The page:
Cognitive reappraisal and acceptance: an experimental comparison of two emotion regulation strategies
Publikation/Tidskrift/Serie: Behaviour Research and Therapy
Nummer: Online 5 October 2011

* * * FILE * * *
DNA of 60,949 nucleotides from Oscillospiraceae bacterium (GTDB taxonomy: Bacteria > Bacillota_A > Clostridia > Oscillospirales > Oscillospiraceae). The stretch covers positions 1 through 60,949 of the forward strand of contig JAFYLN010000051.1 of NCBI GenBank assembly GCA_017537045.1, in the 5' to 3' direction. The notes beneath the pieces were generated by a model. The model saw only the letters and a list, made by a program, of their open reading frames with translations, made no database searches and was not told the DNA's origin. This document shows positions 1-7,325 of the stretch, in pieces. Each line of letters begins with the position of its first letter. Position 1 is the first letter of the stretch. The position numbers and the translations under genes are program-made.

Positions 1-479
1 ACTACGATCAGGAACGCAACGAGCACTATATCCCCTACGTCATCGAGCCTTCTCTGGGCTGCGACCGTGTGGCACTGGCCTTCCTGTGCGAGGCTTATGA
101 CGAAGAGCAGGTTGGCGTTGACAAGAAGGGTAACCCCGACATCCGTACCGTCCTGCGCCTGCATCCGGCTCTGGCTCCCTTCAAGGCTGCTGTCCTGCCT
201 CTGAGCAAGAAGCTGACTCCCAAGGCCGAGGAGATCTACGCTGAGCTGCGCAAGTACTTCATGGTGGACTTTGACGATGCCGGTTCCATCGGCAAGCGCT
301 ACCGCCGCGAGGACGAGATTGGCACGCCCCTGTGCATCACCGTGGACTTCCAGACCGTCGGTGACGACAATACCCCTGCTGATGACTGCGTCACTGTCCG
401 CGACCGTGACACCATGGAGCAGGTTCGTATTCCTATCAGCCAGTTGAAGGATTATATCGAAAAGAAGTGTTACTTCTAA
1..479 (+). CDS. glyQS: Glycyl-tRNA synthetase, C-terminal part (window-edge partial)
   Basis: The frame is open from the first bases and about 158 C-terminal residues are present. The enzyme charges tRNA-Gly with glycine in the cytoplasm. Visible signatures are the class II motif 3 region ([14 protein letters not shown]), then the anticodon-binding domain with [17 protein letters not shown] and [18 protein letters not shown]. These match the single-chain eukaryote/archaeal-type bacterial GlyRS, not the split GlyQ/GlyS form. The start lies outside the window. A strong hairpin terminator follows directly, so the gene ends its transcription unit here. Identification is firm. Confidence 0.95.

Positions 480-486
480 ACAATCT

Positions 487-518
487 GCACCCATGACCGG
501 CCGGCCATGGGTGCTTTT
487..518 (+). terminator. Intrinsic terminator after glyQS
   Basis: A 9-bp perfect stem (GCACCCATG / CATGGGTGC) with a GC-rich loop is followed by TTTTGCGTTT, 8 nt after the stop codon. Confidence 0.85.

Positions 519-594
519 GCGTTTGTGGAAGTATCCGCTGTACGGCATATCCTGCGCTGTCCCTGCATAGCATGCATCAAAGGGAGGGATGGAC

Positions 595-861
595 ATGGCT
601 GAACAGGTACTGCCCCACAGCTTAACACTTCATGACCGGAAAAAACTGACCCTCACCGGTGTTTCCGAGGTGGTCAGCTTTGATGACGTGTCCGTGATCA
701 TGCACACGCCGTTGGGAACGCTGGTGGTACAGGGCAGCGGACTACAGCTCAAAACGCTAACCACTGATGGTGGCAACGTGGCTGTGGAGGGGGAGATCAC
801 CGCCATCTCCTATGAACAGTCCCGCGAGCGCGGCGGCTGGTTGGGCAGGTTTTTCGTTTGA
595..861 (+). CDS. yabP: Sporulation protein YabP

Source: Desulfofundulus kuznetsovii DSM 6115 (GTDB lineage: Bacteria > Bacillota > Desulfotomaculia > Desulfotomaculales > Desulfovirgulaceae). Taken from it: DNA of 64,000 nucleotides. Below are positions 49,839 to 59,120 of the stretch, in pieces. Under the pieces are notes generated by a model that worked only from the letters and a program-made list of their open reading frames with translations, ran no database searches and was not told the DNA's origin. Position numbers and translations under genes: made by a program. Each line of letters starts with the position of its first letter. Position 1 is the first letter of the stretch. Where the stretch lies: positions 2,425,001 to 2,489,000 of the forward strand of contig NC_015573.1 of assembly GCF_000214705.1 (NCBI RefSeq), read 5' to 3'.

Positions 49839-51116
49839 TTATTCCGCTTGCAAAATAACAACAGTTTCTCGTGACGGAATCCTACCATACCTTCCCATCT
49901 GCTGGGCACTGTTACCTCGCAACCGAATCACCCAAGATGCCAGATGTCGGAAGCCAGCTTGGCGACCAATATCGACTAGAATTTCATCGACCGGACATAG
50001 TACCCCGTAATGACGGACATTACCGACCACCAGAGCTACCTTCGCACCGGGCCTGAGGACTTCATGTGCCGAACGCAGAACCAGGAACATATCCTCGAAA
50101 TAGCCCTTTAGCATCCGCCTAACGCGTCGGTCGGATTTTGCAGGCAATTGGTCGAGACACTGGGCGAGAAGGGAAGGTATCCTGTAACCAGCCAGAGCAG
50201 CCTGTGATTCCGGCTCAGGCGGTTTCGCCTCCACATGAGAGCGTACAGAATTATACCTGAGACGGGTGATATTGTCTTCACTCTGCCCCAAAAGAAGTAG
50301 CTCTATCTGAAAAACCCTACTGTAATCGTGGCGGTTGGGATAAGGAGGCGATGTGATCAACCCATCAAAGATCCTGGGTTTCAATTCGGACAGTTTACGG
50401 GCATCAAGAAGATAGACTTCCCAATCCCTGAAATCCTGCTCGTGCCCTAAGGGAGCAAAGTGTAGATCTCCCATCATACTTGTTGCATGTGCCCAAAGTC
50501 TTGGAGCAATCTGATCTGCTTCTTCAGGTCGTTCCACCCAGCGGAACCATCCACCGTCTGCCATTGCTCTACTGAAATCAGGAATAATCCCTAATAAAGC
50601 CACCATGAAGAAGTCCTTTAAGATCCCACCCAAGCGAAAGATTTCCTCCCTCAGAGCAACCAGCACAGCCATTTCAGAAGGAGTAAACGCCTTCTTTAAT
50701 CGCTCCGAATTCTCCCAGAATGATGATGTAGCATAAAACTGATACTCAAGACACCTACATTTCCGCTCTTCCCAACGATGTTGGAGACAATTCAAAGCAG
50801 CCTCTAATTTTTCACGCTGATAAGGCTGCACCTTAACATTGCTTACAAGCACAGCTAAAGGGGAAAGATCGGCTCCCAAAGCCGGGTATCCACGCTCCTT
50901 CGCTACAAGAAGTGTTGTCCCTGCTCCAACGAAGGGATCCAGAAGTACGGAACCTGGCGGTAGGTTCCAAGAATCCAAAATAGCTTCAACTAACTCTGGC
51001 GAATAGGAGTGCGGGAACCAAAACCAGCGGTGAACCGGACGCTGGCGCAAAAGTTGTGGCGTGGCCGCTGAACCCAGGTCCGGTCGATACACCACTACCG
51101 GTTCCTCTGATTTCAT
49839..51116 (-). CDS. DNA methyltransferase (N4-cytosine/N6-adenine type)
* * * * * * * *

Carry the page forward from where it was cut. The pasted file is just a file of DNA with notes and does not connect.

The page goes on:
The purpose of the present study was to compare the effect of cognitive reappraisal and acceptance on subjective distress, physiological reactions and behavioral avoidance in relation to aversive emotional states elicited by film-clips. Ninety-four participants were randomized to one of three groups. The Reappraisal group was instructed to think about what they saw in a way that minimized negative emotional reactions, the Acceptance group was told to let their feelings come and go without trying to control or avoid them, while the Watch (control) group was told just to watch the film-clips. Compared to the control condition, both reappraisal and acceptance led to significant reductions of subjective distress, physiological reactions associated with aversive emotions and behavioral avoidance. On the three types of measures there were few significant differences between the Reappraisal and Acceptance groups, but when such differences existed they were to the benefit of the Reappraisal condition. In the reappraisal condition there was however a positive correlation between elicited aversive emotion and avoidance, while no such correlation existed in the acceptance condition. The results are interpreted and discussed in relation to the theories underlying reappraisal and acceptance as well as the conceptual framework for emotion regulation established by Gross (2007).